Midterms are looming in the horizon along with the gray skies of winter. Times like these, we can all use a little good news to brighten our day. For students in the Department of Applied Communication Studies at SIUE, this article from Forbes.com, “The College Majors Whose Starting Salaries Have Increased The Most” just might do the trick.
Many college students are bombarded with horror stories of college graduates still waiting tables and making a living off of tips because they either can’t find a job at all or can’t find one that pays enough to “pay the bills.” According to data cited in the above article, the communications discipline had the second-greatest jump in salaries showing a 10.1 percent increase over 2013, and the Bureau of Labor Statistics states public relations specialists are still seeing continued growth in the industry. So while the job market is competitive, the jobs and the salaries are seeing promising growth for new public relations professionals.
This doesn’t really come as a surprise to me because I hear success stories from a lot of recent graduates. I also see LinkedIn updates from many of our alumni as they land their first jobs, and for many, in a short period of time, move beyond their initial entry-level positions.
The “teachable moment” in these success stories is for current students to see the common denominators among those experiencing this success. You don’t see it coming from those who while in college just wanted to scrape by doing the bare minimum necessary to walk across that stage in May. However, success doesn’t necessarily just go to the 4.0 students either. On the contrary, the students I see achieving early success in their careers are those who not only performed well academically, but also realized the value of professional development outside the classroom. These students took leadership roles in student organizations such as PRSSA; they took the effort needed to ensure they attended local, regional and national industry-related conferences; and they participated in not just one but often two or three internships over the course of their college careers.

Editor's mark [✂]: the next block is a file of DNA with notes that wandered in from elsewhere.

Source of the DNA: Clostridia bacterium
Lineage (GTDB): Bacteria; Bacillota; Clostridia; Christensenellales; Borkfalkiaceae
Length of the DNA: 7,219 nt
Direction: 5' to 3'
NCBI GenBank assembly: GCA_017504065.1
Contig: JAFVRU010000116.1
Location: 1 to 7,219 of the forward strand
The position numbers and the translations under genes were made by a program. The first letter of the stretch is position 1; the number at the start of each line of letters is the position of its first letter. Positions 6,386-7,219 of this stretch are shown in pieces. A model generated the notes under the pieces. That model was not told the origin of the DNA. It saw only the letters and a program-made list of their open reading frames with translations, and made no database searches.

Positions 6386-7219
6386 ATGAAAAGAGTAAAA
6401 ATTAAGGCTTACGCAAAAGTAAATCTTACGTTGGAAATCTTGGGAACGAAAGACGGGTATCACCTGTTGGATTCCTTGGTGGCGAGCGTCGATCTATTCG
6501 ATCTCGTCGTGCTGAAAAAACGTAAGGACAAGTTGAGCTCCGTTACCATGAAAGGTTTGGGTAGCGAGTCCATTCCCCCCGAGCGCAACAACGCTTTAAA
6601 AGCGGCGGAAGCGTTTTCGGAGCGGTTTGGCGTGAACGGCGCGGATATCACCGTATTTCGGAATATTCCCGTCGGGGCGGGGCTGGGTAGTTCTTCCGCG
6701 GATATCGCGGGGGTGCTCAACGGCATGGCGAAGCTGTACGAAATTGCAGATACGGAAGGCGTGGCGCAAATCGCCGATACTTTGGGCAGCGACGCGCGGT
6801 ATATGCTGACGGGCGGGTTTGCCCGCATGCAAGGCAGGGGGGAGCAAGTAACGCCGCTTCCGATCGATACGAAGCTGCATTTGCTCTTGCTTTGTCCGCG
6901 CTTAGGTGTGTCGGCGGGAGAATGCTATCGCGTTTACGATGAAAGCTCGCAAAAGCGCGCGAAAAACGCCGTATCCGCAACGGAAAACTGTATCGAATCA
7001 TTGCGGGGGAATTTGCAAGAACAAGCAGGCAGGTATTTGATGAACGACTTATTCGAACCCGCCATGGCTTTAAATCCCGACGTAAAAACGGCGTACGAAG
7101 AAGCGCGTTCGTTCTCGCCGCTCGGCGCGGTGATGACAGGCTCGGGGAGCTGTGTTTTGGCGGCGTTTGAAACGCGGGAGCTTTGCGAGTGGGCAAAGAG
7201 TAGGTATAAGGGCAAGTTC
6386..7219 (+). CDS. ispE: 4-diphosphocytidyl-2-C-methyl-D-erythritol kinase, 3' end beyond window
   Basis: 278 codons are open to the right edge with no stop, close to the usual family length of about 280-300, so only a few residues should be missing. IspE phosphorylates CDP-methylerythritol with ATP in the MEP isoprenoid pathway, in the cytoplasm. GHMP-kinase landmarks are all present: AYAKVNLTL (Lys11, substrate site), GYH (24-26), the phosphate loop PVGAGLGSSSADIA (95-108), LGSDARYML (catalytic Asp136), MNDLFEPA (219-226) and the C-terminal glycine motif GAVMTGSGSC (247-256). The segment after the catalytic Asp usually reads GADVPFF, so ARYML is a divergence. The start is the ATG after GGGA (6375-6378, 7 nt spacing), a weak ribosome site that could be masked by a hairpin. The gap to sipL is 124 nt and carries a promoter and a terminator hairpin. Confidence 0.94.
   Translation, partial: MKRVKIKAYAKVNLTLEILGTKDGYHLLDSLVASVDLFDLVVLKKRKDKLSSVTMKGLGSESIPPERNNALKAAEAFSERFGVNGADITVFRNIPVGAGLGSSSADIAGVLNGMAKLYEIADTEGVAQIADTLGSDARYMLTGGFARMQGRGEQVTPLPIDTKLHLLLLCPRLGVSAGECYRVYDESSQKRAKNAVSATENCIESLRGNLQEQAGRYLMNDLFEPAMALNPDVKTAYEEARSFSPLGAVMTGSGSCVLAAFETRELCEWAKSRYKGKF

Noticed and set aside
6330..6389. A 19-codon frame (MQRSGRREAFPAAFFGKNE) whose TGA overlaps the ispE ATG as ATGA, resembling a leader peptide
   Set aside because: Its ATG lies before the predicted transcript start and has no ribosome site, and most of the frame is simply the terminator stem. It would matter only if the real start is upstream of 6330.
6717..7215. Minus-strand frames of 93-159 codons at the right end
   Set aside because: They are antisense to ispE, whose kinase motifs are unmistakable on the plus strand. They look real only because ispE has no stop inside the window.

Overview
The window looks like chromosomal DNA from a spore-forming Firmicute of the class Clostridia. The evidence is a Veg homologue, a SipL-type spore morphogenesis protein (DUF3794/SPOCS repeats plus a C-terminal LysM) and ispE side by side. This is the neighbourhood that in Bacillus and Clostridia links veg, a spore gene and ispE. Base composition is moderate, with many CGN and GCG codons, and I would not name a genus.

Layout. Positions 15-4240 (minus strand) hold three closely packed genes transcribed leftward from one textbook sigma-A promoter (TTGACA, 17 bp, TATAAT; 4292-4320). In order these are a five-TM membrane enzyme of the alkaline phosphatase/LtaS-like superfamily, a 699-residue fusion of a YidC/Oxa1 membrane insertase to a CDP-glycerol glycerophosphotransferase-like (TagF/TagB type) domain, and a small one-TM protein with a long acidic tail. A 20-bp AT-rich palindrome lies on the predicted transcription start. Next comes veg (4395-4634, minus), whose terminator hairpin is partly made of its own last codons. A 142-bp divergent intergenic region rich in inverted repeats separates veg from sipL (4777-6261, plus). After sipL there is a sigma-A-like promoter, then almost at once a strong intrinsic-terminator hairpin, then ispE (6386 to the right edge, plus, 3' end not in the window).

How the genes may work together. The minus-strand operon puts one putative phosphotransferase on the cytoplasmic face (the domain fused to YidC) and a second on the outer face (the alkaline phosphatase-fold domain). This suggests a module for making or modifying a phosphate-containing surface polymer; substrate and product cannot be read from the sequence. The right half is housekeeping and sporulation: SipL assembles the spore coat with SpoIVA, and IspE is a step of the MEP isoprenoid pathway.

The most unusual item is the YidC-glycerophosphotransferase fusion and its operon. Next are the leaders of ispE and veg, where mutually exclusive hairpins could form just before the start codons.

It’s exciting to reach out to former students and ask them to come back and serve on one of the PR professional panels that I host every semester. These panels often served as networking opportunities for these ambitious students. Now, they are sitting on the other side of the table and sharing similar advice with students sitting where they once sat just a few years ago. This offers hope to students because for many, seeing is believing. I can stand up in front of these classrooms and say, “Do this, do that” until I am blue in the face – but let one of these young professionals come back and tell them, “You need to get an internship, you need to be a strong writer,” then they are paying attention!
So, there is good news for communication majors, but start taking action now toward achieving that success. Join PRSSA or another professional group relating to your chosen career; set up your LinkedIn profile and begin learning how to leverage it toward your career goals; take advantage of volunteer opportunities; find a variety of internships; read and learn about the industry you plan to enter; and take your coursework seriously. Look at each assignment beyond the mere 100 points you may earn in the current class. See the forest!
In the meantime, pull up a chair and let’s talk!